A & D Precision Limited v. R. – TCC: Taxpayer achieves mixed success in SRED claims

A & D Precision Limited v. R. – TCC:  Taxpayer achieves mixed success in SRED claims


A & D Precision Limited v. The Queen (February 28, 2019 – 2019 TCC 48, Russell J.).

Précis:   This decision is similar to the Concept Danat case blogged recently on this site, with the exception that the numbers involved are bigger and the work was being done for a third party customer.  The taxpayer claimed SRED expense in connection with 4 specific projects.  Two projects were abandoned before trial. The Court found that 2/3 of the projects described as Matteo lathes involved normal engineering and lacked the innovation necessary to qualify for SRED treatment while the remaining 1/3 did qualify for SRED treatment.  The fourth project did have the requisite element of innovation and the appeal was allowed in in full respect of it. There was no order as to costs in light of the mixed success.  Nevertheless it was largely a good day for the taxpayer which made, I understand, about a 70% recovery of the amounts it chose to take to trial.

Decision:   The Courts view of the fourth project (Project # 6) essentially tells the tale:

[30]  All of the Project #6 work claimed by A&D for each of its 2006, 2007 and 2008 fiscal periods relates to design and ultimately abandoned development of this one machine, called a “double wheel roll grinding machine” (Exhibit R-15).

[31]  The novel concept, advanced by Mr. Derbedrosian, was to have the grinding head capable of being moved to either side of the middle of the workpiece for grinding. Removing and repositioning the workpiece could take 16 to 18 hours and realignment could occur. A&D knew of no other grinding machine in the world that could do this. The machine would not grind the workpiece on opposite sides of the middle of the workpiece simultaneously. But there were covers on opposite sides of what would be the middle of the particular workpiece for the two positions the grinding wheel could be moved to.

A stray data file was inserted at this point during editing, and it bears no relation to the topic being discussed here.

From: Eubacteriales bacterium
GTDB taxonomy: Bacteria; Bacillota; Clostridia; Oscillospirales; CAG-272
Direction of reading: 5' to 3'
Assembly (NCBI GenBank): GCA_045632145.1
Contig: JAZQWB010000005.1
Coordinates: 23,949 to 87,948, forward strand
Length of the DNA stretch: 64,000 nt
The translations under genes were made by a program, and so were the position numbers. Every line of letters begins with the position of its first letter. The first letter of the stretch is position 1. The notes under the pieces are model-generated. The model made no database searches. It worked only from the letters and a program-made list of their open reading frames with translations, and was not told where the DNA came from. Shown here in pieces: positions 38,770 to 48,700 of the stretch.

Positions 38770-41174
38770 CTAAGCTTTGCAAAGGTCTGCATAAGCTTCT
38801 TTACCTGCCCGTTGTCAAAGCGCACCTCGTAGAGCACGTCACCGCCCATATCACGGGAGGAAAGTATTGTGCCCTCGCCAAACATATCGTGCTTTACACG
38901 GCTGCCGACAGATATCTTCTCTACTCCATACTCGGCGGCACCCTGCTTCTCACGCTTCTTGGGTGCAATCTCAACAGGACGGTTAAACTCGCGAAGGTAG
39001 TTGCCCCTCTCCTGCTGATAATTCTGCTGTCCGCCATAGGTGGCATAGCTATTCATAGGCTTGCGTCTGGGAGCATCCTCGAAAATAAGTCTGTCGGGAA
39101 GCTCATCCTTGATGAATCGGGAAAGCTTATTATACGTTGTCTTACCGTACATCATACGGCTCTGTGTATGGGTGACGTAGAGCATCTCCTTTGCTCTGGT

[87]  The second of the five Northwest Hydraulic criteria is whether A&D formulated hypotheses specifically aimed at reducing or eliminating that technological uncertainty?

[88]  Again, Mr. Predoiu’s testimony satisfied me that his highly knowledgeable and experienced input in his position as chief engineer in the design and manufacture of the double wheel grinder was quite focused on reducing risks. That is, he in combination with Mr. Derbedrosian did formulate theories and or plans seeking to minimize anticipated risks pertaining to vibration.

[89]  The third of the five Northwest Hydraulic criteria is, did the procedure adopted in each project accord with the total discipline of the scientific method including the formulation, testing and modification of hypotheses? Having heard their testimony I am fully satisfied that Mr. Predoiu, teamed with Mr. Derbedrosian - each able, knowledgeable and highly experienced in the field of machine tools - approached this project in a wholly disciplined and organized manner. Conceptual drawings and drawings of necessary parts could be said to illustrate their methodical and comprehensive approach in seeking to defeat the risk of excessive vibration in developing this new concept machine.

[90]  The fourth Northwest Hydraulic criterion is, did the process result in a technological advancement? A technological advancement is the gaining of new knowledge that advances general understanding. In this instance the project was concluded before any successful outcome. This was due to the cost of this project to A&D. A business decision was taken by Mr. Derbedrosian to end the work. This is the prerogative of, particularly, a private sector entity. I would be reluctant to deny SR&ED recognition because the project did not continue to any natural conclusion.

Thus, as in the Concept Danat case the essential issue boiled down to experimental uncertainty:  research or normal engineering?  Project #6 met the test.  Project #4 met the test in part. Two other projects were withdrawn before trial.  In light of the mixed success there was no order as to costs.  The taxpayer achieved about a 70% recovery on the items it chose to pursue at trial which is a very good batting average in the sometimes abstruse world of SRED credits.